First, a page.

State v. Tenesha T., 2012AP1283, District 1, 9/5/12
Parent’s right to be present during TPR trial wasn’t violated when court allowed 30 minutes of testimony during parent’s volunary absence:
¶16 Tenesha bases her argument on Shirley E., contending that a parent’s right to be present during termination proceedings is inherent in Shirley E. In Shirley E., our supreme court looked at the scope of a parent’s statutory right to counsel, set forth in Wis. Stat.§ 48.23(2), and determined that the right should be broadly construed. Shirley E., 298 Wis. 2d 1, ¶¶35, 40-41. The court did not rule upon or consider whether a parent subject to termination has a right to be present during trial. However, the supreme court noted that a parent can appear by counsel during trial, see id., ¶49, and that “no statutory provision deprives a parent’s counsel from presenting evidence and arguing at a termination of parental rights proceeding when the parent has ‘appeared’ but has not appeared in person,” see id., ¶46 (emphasis added). In other words, contrary to Tenesha’s assertion, Shirley E. does not stand for the proposition that a parent has a right to be present during trial and, in fact, contemplates situations in which a parent might not be present. See id.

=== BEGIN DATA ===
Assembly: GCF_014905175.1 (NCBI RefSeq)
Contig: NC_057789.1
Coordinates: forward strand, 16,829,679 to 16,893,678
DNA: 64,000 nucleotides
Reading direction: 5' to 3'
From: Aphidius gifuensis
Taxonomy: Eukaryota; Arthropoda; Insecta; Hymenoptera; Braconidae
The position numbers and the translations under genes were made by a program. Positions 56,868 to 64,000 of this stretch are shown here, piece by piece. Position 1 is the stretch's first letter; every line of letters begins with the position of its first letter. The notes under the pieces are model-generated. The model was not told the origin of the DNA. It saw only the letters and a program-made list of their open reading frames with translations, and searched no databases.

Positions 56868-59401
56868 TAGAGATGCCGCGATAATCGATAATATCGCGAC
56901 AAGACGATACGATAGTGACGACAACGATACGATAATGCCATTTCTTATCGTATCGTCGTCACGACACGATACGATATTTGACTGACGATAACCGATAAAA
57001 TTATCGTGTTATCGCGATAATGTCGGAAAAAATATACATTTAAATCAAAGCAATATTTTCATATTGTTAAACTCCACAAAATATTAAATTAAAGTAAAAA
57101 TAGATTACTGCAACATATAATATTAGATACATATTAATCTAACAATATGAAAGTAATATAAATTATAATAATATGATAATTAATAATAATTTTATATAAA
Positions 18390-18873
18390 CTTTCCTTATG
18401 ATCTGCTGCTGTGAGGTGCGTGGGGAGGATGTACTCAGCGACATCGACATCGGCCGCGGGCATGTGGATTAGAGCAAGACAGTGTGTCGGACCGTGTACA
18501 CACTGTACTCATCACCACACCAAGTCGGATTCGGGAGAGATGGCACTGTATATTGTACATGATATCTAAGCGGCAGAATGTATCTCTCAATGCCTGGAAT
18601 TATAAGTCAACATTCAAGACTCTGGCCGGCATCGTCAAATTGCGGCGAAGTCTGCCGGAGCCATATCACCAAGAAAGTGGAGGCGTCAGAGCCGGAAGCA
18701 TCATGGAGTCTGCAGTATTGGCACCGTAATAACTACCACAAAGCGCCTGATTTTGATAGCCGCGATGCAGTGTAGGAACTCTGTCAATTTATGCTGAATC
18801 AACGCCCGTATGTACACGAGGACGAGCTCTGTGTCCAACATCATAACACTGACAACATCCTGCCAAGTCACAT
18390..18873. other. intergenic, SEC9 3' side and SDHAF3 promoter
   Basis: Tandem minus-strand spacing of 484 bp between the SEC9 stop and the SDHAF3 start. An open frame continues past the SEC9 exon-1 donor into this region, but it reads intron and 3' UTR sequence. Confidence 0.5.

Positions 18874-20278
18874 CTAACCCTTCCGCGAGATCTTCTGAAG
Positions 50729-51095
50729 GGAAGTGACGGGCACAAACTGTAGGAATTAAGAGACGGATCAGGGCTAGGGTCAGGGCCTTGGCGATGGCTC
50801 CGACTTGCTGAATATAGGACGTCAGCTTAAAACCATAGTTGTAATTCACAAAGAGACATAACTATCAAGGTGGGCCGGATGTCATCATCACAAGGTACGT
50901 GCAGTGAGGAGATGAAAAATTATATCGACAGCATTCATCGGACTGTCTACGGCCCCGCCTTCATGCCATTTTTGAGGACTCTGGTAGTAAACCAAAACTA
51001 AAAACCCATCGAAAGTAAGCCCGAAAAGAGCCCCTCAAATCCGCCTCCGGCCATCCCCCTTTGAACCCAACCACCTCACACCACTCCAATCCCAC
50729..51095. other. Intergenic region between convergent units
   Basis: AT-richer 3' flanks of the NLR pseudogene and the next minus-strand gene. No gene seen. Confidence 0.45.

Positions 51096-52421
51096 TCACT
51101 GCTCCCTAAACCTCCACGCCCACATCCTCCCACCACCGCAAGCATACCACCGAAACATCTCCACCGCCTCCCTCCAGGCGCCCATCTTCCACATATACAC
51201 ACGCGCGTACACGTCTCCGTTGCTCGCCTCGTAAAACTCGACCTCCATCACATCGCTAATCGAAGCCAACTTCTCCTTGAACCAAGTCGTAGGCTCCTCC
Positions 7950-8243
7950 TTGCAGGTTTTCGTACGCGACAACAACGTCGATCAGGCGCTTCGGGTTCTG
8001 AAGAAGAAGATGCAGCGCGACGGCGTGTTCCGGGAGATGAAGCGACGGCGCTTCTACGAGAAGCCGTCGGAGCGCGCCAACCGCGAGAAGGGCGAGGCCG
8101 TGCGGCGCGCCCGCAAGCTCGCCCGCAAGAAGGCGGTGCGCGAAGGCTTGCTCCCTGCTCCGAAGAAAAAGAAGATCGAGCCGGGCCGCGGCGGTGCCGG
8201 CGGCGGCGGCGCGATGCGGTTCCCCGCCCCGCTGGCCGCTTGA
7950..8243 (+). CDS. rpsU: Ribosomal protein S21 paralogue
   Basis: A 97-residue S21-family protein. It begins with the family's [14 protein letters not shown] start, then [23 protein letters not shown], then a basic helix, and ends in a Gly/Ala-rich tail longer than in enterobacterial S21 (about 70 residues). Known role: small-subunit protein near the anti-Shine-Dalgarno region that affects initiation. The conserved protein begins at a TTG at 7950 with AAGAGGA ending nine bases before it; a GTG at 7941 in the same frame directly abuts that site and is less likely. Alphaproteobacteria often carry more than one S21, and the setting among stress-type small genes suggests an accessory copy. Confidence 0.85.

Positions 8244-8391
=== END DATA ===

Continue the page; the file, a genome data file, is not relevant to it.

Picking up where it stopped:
¶19 When facing termination proceedings, due process ensures a parent the opportunity to be heard at a meaningful time and in a meaningful manner. Id., ¶49. Here, Tenesha was permitted both opportunities. She was given an opportunity to testify and cross-examine the witnesses against her, and she was present for all but thirty minutes of trial, during which time she was amply represented by counsel. As such, we discern no due process violation.